The economic team at Freddie Mac recently issued a revised mortgage forecast through the end of this year. They anticipate the average rate for a 30-year fixed mortgage will rise to around 4.3% by December 2015. The 30-year average was hovering around 3.9% when this article was published.
We are nine days away from the next scheduled meeting of the Federal Open Market Committee (the Federal Reserve’s think tank), and many housing analysts are wondering if the Fed will finally raise short-term interest rates. If they do, we could see a subsequent rise in mortgage rates between now and the end of 2015.
In fact, some economists have previously predicted that mortgage rates will increase gradually between now and the end of 2015.
But there’s also a good chance the Fed will do nothing. We’ll know soon enough.
Next Federal Reserve Meeting: September 16 – 17
The Federal Reserve does not directly control mortgage rates. But they do control the short-term federal funds rate, which is used when banks lend money to one another. This has an indirect influence on longer-term interest rates, such as those applied to mortgage loans.
Federal Reserve policies and operations are decided during Federal Open Market Committee (FOMC) meetings. The FOMC meets eight times per year. Their next meeting is scheduled for September 16 – 17, 2015. Announcements and meeting minutes are typically published on the second day of the meeting.
For a while, the general consensus was that Fed officials would announce a rate hike during their September meeting. But now, analysts aren’t so sure. Recent turmoil in the stock market and global economy might cause the FOMC to continue along its current course, which would mean keeping the federal funds rate near zero. If they do maintain the status quo, mortgage rates would be less likely to rise significantly during the last quarter of 2015.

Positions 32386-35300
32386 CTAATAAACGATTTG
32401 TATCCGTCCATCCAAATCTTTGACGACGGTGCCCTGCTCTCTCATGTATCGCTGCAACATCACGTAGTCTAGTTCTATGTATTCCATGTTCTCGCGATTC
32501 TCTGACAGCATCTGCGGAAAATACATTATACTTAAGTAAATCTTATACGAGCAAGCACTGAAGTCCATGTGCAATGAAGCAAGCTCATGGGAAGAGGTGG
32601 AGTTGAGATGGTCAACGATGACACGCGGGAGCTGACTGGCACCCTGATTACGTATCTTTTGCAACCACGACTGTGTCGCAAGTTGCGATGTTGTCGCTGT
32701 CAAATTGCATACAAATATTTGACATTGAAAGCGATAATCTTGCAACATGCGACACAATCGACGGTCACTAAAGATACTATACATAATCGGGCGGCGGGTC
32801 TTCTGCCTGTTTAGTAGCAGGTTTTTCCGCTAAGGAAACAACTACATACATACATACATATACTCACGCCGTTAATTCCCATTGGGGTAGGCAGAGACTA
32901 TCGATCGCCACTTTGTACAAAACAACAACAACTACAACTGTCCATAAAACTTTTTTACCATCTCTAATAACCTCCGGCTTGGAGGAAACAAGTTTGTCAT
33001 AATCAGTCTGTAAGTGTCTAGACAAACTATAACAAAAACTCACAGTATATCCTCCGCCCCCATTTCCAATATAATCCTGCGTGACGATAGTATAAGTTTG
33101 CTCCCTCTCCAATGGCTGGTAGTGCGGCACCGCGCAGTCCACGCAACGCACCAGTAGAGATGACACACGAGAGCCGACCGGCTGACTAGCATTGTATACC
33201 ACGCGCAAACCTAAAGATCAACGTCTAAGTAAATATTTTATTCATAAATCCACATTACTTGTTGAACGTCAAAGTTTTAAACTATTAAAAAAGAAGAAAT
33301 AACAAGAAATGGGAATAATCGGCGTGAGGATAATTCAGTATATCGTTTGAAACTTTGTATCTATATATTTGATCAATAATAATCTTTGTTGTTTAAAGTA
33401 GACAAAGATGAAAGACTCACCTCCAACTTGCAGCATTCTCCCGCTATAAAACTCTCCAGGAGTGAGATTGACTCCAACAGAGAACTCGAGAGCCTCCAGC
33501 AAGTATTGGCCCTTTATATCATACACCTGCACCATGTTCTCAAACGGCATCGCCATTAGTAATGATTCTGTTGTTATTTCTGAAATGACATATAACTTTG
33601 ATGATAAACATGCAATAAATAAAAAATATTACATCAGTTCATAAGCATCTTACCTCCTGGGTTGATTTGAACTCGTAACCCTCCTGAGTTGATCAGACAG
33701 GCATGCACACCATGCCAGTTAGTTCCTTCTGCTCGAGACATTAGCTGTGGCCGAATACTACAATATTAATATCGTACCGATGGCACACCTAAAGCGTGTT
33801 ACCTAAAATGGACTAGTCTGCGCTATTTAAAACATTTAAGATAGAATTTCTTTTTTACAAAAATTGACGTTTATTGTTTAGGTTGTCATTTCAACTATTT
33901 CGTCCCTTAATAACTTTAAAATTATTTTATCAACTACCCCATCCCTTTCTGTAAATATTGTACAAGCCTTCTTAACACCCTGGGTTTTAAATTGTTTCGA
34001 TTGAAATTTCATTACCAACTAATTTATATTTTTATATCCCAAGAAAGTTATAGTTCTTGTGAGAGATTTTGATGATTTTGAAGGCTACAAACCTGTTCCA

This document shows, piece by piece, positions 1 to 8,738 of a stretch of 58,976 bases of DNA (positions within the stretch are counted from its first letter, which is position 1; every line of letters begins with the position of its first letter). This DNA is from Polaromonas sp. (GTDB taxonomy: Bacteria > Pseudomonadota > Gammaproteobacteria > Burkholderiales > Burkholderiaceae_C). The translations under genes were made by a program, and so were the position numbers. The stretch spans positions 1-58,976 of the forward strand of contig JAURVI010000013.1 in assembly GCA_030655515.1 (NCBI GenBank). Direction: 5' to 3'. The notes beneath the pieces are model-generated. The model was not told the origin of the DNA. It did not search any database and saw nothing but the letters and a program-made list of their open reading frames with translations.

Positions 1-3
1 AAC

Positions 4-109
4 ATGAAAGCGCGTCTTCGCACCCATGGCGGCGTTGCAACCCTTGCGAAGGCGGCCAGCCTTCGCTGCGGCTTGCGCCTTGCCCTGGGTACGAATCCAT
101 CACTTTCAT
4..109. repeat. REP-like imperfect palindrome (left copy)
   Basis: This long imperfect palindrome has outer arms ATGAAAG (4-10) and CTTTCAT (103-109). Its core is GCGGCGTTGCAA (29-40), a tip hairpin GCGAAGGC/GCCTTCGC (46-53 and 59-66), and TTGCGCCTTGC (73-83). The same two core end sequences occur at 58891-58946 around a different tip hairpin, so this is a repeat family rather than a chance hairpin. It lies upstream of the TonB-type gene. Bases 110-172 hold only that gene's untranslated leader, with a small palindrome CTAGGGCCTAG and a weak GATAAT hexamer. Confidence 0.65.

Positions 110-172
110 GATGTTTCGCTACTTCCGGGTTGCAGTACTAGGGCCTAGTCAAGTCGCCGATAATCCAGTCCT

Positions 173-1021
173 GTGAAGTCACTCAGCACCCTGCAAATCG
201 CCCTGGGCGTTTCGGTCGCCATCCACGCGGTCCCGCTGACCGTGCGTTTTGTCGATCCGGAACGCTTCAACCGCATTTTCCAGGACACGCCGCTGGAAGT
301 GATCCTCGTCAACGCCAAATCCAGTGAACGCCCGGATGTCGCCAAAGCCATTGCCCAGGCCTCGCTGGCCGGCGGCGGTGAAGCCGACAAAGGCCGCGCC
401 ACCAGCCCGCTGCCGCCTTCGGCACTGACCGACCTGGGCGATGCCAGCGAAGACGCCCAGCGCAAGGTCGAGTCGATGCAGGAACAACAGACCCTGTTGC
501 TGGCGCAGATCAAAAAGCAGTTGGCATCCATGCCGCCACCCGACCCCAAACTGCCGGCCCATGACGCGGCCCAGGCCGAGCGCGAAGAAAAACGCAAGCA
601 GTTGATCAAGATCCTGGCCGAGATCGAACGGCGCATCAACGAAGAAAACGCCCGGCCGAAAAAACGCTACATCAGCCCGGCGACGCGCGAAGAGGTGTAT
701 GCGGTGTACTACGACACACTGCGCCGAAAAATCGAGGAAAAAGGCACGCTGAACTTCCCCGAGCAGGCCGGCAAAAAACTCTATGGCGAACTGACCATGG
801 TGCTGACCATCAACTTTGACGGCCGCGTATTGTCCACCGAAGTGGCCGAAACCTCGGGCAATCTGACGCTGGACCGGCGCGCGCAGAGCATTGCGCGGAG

Mortgage rate forecasts for 2015 usually take all of this into account. For instance, in its latest forecast and outlook for the U.S. housing market, mortgage buyer Freddie Mac stated the following:
“Six-plus years into what has been a very tepid expansion, is it finally time for the Fed to raise short-term interest rates? The Fed has stated it is waiting for evidence that labor markets have recovered and inflation is reliably expected to be at or above 2 percent before it will take action.”
While the job market has improved since the start of 2015, inflation is still below 2% and could actually drop further according to some estimates. So there’s a good chance the FOMC will decide against any policy changes and continue along it charted course for now (with the funds rate near zero).
At a recent news conference, New York Federal Reserve president William C. Dudley said: “From my perspective, at this moment, the decision to begin the normalization process at the September F.O.M.C. meeting seems less compelling to me than it was a few weeks ago.” (Full story at New York Times)
Revised Mortgage Rate Forecast by Freddie Mac
The Chief Economist’s Office at Freddie Mac has taken all of these factors into account, and recently issued a revised forecast for mortgage rates. Their housing outlook report for August called for a slight increase in rates through the end of 2015.
They’ve actually revised their forecast downward in recent months. This time last year, Freddie Mac estimated that the average rate for a 30-year mortgage would approach 5% by the end of 2015. But it’s highly unlikely that will happen, given that the 30-year average is currently hovering below 4%.
Now, the company has issued a revised mortgage rate forecast with a lower year-end estimate. Based on current trends, they expect 30-year mortgage rates to rise slightly to around 4.3% by December 2015.